There are two main misconceptions about test results and reference ranges:
Myth: "An abnormal test result is a sign of a real problem."
Truth: A test result outside the reference range may or may not indicate a problem—the only sure signal it sends is that your doctor should investigate it further. You can have an abnormal value and have nothing wrong—but your doctor should try to determine the cause.
It's possible that your result falls in that 5% of healthy people who fall outside the statistical reference range. In addition, there are many things that could throw off a test without indicating a major problem: High blood sugar could be diet-related rather than caused by diabetes. A lipid result could be high because you didn't fast before the test. High liver enzymes can be the temporary result of a recent drinking binge rather than a sign of cirrhosis. New drugs come on the market constantly, faster than laboratories can evaluate whether they might interfere with test results. It is not uncommon for many of these drugs to interfere with certain laboratory tests, resulting in falsely high or low values.
Most likely, your doctor will want to rerun the test. Some abnormal results may disappear on their own, especially if they are on the border of the reference range. Your doctor will also seek explanations for an abnormal result, such as those above. A key point your doctor will address is, how far out of the reference range is the result?
If these investigations point to a problem, then your doctor will address it. But there are very few medical questions that can be answered by a single test.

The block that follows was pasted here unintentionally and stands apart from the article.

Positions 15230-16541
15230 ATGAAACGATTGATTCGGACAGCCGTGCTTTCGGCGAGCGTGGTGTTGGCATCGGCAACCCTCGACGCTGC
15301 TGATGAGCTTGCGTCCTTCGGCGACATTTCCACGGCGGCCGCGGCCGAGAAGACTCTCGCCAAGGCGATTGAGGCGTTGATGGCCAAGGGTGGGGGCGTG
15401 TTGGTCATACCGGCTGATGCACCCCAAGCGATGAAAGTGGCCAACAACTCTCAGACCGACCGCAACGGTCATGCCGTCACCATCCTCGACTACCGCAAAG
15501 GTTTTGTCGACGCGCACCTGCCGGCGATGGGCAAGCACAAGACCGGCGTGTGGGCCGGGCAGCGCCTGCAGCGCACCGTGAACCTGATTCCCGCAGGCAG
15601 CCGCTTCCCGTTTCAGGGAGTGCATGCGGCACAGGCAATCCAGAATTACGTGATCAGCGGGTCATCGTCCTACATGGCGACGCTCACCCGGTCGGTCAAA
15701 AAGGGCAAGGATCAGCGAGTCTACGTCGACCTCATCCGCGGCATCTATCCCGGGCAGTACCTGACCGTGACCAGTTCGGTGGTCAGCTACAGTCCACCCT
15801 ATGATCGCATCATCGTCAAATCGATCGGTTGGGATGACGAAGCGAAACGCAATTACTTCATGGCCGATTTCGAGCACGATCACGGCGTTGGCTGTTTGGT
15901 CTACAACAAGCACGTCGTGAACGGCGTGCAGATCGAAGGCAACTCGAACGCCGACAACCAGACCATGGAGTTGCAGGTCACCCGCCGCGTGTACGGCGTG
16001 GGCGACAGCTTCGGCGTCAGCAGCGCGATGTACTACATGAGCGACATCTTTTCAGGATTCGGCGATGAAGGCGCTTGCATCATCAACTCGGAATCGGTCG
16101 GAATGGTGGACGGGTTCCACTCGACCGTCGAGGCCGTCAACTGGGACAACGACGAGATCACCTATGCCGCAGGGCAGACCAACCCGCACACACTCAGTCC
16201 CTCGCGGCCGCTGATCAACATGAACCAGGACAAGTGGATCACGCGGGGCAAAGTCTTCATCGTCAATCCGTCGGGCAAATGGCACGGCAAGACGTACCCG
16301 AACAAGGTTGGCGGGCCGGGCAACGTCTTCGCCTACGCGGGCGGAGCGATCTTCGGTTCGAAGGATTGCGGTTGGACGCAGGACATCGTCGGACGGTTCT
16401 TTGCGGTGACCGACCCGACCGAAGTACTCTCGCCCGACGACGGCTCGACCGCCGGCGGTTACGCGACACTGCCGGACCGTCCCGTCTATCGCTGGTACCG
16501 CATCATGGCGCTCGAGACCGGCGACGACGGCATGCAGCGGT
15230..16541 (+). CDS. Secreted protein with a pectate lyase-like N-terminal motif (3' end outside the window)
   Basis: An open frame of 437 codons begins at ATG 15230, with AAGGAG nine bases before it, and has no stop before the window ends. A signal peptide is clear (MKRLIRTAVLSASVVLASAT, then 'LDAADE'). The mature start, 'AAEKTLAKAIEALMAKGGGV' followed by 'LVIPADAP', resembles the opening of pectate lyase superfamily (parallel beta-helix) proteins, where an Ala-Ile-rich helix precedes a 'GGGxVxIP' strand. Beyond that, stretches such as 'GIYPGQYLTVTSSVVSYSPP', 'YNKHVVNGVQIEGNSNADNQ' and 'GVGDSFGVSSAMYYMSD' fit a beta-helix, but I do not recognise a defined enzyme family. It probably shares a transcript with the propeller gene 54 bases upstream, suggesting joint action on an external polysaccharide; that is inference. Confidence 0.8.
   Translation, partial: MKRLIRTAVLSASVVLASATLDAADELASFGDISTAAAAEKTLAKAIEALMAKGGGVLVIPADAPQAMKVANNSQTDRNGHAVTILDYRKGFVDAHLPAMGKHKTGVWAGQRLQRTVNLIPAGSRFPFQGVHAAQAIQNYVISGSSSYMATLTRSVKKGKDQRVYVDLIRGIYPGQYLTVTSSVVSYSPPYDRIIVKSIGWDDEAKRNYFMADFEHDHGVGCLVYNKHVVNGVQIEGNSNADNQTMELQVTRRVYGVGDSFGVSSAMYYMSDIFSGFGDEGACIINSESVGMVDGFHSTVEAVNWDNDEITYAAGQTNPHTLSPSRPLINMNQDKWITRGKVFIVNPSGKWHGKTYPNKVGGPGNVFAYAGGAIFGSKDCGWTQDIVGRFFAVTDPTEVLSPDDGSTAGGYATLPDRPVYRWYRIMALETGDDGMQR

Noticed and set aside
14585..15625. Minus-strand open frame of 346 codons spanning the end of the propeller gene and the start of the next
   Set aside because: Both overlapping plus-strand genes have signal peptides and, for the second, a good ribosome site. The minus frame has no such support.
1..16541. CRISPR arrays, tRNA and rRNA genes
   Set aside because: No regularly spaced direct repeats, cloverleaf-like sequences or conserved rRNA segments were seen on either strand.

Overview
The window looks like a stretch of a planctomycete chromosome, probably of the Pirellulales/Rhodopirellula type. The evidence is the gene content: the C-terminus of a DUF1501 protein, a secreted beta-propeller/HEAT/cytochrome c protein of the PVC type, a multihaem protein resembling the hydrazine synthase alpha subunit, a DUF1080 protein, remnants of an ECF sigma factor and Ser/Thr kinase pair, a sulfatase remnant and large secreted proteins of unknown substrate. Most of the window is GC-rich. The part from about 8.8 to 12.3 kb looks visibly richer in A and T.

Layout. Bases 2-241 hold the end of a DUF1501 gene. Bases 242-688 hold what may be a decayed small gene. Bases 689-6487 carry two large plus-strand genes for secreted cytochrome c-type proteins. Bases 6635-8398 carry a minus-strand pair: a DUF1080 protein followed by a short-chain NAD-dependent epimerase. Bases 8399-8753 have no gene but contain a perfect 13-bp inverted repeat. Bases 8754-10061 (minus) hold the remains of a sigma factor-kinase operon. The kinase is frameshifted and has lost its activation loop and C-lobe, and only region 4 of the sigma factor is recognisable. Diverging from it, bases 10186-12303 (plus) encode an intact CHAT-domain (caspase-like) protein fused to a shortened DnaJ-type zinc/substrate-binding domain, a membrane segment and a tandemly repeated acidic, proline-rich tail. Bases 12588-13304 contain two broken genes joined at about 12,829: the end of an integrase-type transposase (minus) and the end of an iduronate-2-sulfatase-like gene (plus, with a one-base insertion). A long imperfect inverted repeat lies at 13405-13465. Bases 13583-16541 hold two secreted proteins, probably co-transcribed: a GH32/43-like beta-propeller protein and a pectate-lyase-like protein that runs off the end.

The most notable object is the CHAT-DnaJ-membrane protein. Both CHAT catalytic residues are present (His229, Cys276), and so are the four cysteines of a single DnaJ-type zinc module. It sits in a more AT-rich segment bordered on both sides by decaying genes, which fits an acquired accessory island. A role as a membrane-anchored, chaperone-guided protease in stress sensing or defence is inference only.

Myth: "If all my test results are normal, I have nothing to worry about."
Truth: It's certainly a good sign, but it's only one set of tests, not a guarantee. There is a large overlap among results from healthy people and those with diseases, so there is still a small chance that there is an undetected problem. Just as some healthy people's results fall outside the reference range, lab test results in some people with disease fall within the reference range.
If you're trying to follow a healthy lifestyle, take it as a good sign, and keep it up. But if you're engaging in high-risk behavior, such as drug and alcohol abuse or a poor diet, it only means "so far so good," and the potential consequences haven't caught up with you yet. A good test result is not a license for an unhealthy lifestyle.
If you had abnormal results previously, normal results certainly provide good news. But your doctor may want to conduct follow-up tests some months later to make sure you're still on track and to document any trends.